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Fighting in Yemen may not disrupt energy supplies out of the Middle East just yet, but there's more to worry about than just oil.
As a Saudi-led coalition began airstrikes in Yemen on Thursday, oil markets shot higher. Sunni Saudi Arabia and Egypt are mobilizing to combat Shiite rebels who have overrun much of the country. Yemen is not a significant producer of oil, but it still had markets on edge as some worried that fighting there could trigger broader fighting in the region.
Saudi Arabia's coalition of more than 10 states initiated what's being called "Operation Decisive Storm" to tamp down a budding civil war in Yemen and avoid the situation faced by Iraq and Syria—both nations mired in fighting that threatens their very existence.
In a statement provided to CNBC, the office of Egypt's president said: "It was imperative for Egypt to assume its responsibility and respond to the call of the Yemeni people in order to restore stability and preserve its Arab identity."
But Yemen is already a failed state, according to Kamran Bokhari, an adviser on Middle Eastern and South Asian Affairs for global intelligence and advisory firm Stratfor.
"In many ways, isn't Yemen already like Syria?" Bokhari asked. He predicted that Saudi efforts to quash a Shiite-led Houthi rebellion in Yemen will not be as successful as similar efforts the Saudis made in Bahrain in 2011 because Yemen no longer has a central government to work with.
Addressing that power vacuum is the primary strategic goal for Saudi Arabia, Bokhari told CNBC, and the airstrikes were aimed at bringing non-Houthi elements to the negotiating table.
Some have suggested that the escalation in Yemen is really a battle between Sunni Saudi Arabia and, by proxy, Shiite Iran, but Bokhari suggested that Tehran is too far away and stretched too thin to influence what's happening on the Arabian Peninsula. Saudi Arabia, in contrast, borders Yemen.
"The die is cast," Ed Walker, former assistant secretary of state and ex-ambassador to Saudi Arabia, told CNBC's "Power Lunch. " "The Saudis have entered in now."
For their part, investors are watching developments in Yemen with worries that the fighting there could disrupt oil, but with even greater trepidation that it could lead to a bigger conflict.
Commodities trader Morgan Downey predicted that a war in Yemen would add $4 or $5 to the price of a barrel of oil (currently near $59). Direct Iranian involvement would push prices much higher, but that kind of escalation is unlikely.
"Yemen's not a huge exporter of oil, but it's just strategically located in terms of shipping, and it's obviously significant in that," Spallanzani said.
Yemen sits on the southern end of the Arabian Peninsula, with its most southern tip forming one side of the Bab el-Mandeb strait connecting the Red Sea and the Gulf of Aden. About 3.8 million barrels of oil per day passed through the strategic chokepoint in 2013, according to the U.S. Energy Information Administration.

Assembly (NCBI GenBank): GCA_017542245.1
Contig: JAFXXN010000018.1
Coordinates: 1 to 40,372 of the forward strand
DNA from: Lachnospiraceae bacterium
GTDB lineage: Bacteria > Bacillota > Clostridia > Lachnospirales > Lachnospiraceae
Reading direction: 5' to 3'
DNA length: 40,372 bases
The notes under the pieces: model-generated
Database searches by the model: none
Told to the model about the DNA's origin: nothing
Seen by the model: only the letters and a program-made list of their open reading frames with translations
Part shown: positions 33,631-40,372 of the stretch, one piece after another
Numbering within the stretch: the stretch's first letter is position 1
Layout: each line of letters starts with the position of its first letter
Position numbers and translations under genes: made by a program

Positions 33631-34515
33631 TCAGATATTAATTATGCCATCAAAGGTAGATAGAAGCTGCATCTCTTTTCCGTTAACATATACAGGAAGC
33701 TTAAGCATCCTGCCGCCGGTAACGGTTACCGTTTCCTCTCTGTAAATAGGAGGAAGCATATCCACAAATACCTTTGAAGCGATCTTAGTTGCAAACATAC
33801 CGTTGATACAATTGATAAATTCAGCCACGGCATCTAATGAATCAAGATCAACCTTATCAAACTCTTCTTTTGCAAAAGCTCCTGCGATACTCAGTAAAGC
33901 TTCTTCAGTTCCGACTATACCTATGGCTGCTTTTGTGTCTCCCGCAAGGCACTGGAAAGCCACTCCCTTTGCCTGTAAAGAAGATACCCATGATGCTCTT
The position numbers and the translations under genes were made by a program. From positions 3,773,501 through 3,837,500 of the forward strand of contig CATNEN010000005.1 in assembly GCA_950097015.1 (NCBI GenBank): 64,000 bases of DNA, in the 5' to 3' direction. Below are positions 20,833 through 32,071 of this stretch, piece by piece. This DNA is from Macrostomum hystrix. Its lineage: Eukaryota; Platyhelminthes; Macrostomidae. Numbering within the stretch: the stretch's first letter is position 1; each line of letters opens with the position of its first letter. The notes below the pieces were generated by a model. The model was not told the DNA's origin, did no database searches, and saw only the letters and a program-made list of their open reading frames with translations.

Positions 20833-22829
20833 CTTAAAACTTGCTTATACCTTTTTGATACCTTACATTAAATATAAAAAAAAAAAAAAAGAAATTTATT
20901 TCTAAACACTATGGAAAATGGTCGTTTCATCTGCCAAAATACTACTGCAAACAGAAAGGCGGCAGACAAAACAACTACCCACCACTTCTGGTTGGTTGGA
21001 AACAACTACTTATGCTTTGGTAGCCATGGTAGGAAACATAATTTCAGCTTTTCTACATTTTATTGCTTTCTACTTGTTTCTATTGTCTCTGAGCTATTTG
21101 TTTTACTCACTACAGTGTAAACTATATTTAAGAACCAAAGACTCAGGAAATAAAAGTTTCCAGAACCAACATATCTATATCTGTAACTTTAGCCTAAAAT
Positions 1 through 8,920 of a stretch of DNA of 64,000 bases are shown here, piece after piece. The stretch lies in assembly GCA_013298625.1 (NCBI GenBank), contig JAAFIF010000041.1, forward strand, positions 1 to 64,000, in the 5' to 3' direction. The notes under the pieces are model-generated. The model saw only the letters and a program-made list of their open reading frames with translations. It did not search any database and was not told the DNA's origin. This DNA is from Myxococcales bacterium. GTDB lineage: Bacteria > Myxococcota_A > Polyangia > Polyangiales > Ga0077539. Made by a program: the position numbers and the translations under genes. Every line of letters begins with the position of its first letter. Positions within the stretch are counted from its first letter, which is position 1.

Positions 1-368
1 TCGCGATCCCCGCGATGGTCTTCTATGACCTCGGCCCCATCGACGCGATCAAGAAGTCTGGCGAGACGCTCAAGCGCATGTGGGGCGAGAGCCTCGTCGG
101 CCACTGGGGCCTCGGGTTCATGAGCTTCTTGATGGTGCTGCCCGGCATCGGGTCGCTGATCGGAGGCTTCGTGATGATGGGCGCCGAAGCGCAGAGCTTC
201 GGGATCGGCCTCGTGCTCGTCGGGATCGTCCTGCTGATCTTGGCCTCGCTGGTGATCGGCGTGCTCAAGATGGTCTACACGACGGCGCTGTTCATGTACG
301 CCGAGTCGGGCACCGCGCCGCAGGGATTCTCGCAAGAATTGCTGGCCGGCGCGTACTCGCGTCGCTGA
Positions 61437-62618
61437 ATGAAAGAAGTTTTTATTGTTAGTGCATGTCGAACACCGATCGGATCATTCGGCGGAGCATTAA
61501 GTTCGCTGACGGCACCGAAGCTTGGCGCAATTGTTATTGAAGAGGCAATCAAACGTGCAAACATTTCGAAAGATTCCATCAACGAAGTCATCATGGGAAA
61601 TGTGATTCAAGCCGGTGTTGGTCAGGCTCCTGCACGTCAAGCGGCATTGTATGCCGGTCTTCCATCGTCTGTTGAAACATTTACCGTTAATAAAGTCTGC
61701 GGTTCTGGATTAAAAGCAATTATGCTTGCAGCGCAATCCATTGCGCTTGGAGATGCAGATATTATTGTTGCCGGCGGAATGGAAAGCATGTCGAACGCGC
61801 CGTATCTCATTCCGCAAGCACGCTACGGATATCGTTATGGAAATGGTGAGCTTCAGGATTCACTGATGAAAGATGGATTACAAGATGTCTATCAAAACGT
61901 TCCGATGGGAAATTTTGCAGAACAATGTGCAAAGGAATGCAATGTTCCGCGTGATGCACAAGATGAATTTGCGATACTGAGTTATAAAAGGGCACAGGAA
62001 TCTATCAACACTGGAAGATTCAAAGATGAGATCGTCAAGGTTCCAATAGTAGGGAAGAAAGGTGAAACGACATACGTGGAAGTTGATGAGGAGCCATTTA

At its narrowest point, the strait is only 18 miles wide, according to the EIA.
"Control of that area is important to the region and the world," Beth Grill, a Middle East analyst for the Rand Corp., told CNBC when Yemen fighting began escalating in January.
Some traders may be worried about the strait, but the United States has already committed itself to keeping the route unobstructed.
"We would work in conjunction with our GCC [Gulf Cooperation Council] partners to ensure that those straits remain open," Gen. Lloyd Austin told a Senate hearing Thursday. "It is one of our core interests to ensure that we have free flow of commerce through both straits," he added, referring to Bab el-Mandeb and the Strait of Hormuz between Iran and the Arabian Peninsula.
For its part, Saudi Arabia said it plans to beef up security at its borders and around oil and industrial instillations, state news agency SPA reported on Thursday, citing a statement by Deputy Crown Prince Mohammed bin Nayef.
Read MoreIs Yemen the new catalyst for oil?
A Jordanian official told CNBC that the country joined the coalition against Houthi forces because ensuring the security and stability of Saudi Arabia and the Gulf is a primary strategic goal. OPEC member Kuwait said earlier on Thursday that it raised security around its oil facilities inside and outside the country after the military operation in Yemen.
The United States has committed logistical and intelligence support to the operations in Yemen, but the situation may ultimately require more than that, according to Anthony Cordesman, the Arleigh A. Burke Chair in Strategy at the Center for Strategic and International Studies.
"Yemen is of major strategic importance to the United States, as is the broader stability of Saudi Arabia (and) all of the Arab Gulf states," he wrote in a note Thursday. "For all of the talk of U.S. energy 'independence,' the reality remains very different. The increase in petroleum and alternative fuels outside the Gulf has not changed its vital strategic importance to the global and U.S. economy."
There's still hope that the situation in Yemen can be resolved diplomatically, but Cordesman warned that the U.S. needs to be prepared to face the reality of another drawn-out hot zone in the region.
Americans "need to understand just how important a threat Yemen can be, just how deep the underlying forces that divide its current factions really are, that terrorism and extremism remains a far greater problem than ISIS, and that Iran's ambitions to steadily broaden its strategic role throughout the region pose as much of a threat as its nuclear ambitions," he said.
—Reuters and the Associated Press contributed to this report.